Last month, a Transavia Airlines flight had to reroute after a man's overpowering odor caused some passengers to vomit. It turned out, that pungent smell was caused by an infection that was rotting his insides.
The 58-year-old man died less than a month later, on Monday (June 25), after his organs failed.
Andrey Suchilin, a Russian guitarist, was on vacation in the Canary Islands of Spain when he contracted the infection. Before heading back, he visited a doctor, who told him it was a typical beach infection and gave him some antibiotics, CBS News reported. [27 Devastating Infectious Diseases]
But when his odor caused Suchilin's plane to the Netherlands to be rerouted to Portugal, he was taken to the hospital, where his condition worsened. Doctors diagnosed him with tissue necrosis, or tissue death. He was put into a medically induced coma, but neither surgeries nor antibiotics seemed to improve his condition. He later died of organ failure, CBS News reported.
This infection was likely caused by flesh-eating-bacteria, said Dr. William Schaffner, an infectious-disease specialist at Vanderbilt University in Tennessee. Typically, bacteria need oxygen to grow, Schaffner said. But these particular bacteria can function without ready access to oxygen, Schaffner said. So, if they get deep into the body through wounds, they can stay there, multiplying and destroying muscle and other soft tissues.
As these bacteria infect the body, they cut off blood supplies to the tissues, causing them to rot. By the time Suchilin boarded the plane, clearly "the infection had progressed, [and] substantial amounts of muscular tissue were … literally rotting," Schaffner told Live Science. And rotting tissue inside the body can have a "pungent and offensive odor."
According to Schaffner, infections by flesh-eating bacteria are "very unusual." But they can, from time to time, happen in certain circumstances: when a person has an injury or an open wound near a water environment.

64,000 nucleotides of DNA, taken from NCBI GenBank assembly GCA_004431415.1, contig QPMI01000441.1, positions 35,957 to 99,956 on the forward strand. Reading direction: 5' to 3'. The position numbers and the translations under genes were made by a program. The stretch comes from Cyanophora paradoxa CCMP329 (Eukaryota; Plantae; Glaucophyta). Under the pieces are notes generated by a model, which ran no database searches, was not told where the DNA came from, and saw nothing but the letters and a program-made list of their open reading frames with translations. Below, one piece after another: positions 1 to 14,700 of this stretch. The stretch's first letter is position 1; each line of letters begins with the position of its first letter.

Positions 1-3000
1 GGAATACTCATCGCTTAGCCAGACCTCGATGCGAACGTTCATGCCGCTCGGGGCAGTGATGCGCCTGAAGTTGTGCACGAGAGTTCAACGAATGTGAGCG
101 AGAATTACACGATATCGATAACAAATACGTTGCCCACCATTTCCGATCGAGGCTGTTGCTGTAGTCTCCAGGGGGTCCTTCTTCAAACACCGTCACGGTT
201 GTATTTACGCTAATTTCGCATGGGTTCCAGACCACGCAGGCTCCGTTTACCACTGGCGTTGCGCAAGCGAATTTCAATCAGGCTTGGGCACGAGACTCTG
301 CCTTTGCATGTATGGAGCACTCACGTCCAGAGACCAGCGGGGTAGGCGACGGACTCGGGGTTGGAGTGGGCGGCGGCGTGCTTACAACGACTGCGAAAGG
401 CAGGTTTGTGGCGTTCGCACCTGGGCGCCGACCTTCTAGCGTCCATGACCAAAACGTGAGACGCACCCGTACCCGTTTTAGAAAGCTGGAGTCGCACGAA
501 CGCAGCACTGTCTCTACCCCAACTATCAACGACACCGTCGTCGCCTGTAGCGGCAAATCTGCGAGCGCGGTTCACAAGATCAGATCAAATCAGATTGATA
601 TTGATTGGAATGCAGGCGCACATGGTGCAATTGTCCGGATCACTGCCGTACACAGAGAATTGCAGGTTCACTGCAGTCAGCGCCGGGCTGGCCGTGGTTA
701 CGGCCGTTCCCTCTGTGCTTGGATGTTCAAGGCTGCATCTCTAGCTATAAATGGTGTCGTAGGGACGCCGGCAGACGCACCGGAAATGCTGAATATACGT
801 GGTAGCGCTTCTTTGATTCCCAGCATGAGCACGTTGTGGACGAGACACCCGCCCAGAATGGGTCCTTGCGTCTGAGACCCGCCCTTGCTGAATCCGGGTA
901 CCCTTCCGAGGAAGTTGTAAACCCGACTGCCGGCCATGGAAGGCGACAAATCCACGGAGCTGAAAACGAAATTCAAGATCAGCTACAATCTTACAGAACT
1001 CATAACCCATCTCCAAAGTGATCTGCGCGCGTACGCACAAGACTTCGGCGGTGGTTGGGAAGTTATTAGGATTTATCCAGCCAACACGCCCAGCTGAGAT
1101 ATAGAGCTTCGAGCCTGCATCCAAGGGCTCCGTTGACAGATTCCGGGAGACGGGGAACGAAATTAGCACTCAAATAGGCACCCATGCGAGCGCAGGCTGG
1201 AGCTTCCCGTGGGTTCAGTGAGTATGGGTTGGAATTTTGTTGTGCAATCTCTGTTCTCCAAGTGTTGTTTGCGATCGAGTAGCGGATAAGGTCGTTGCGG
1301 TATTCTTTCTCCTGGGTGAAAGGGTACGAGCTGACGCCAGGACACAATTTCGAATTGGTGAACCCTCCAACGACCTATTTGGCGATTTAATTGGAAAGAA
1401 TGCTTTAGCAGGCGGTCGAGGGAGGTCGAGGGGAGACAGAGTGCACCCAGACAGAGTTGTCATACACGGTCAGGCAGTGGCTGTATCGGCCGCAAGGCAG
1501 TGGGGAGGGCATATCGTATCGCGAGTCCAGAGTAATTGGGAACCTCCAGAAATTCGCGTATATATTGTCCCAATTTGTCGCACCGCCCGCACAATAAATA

With early diagnosis or treatment, people can typically be saved, Schaffner said. But sometimes, knowing such an infection is happening can be quite tricky, he added.
The first thing to do if you get a cut is to wash it out and pay attention to any redness, swelling or discharge that may indicate a more serious infection Schaffner said. However, since these infections can be deep in the tissue, affecting the muscle, "they can be quite deceptive."
He added that "what almost invariably accompanies these illnesses is substantial pain," pain that doesn't seem like it should be so intense based on how the cut looks on the surface. Then, you know there's something is going on deep in the body, he said.
Treatment of such infections involves a combination of antibiotics and surgical procedures to remove the affected tissue and thereby stop the bacteria from spreading, Schaffner said. Sometimes, patients can do really well but can be left with a major disability because so much tissue has to be cut out, Schaffner said.
"This is a terribly sad story of diagnosis and treatment delay[s] for a very, very serious infection," he added.
Originally published on Live Science.
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Yasemin is a staff writer at Live Science, covering health, neuroscience and biology. Her work has appeared in Scientific American, Science and the San Jose Mercury News. She has a bachelor's degree in biomedical engineering from the University of Connecticut and a graduate certificate in science communication from the University of California, Santa Cruz.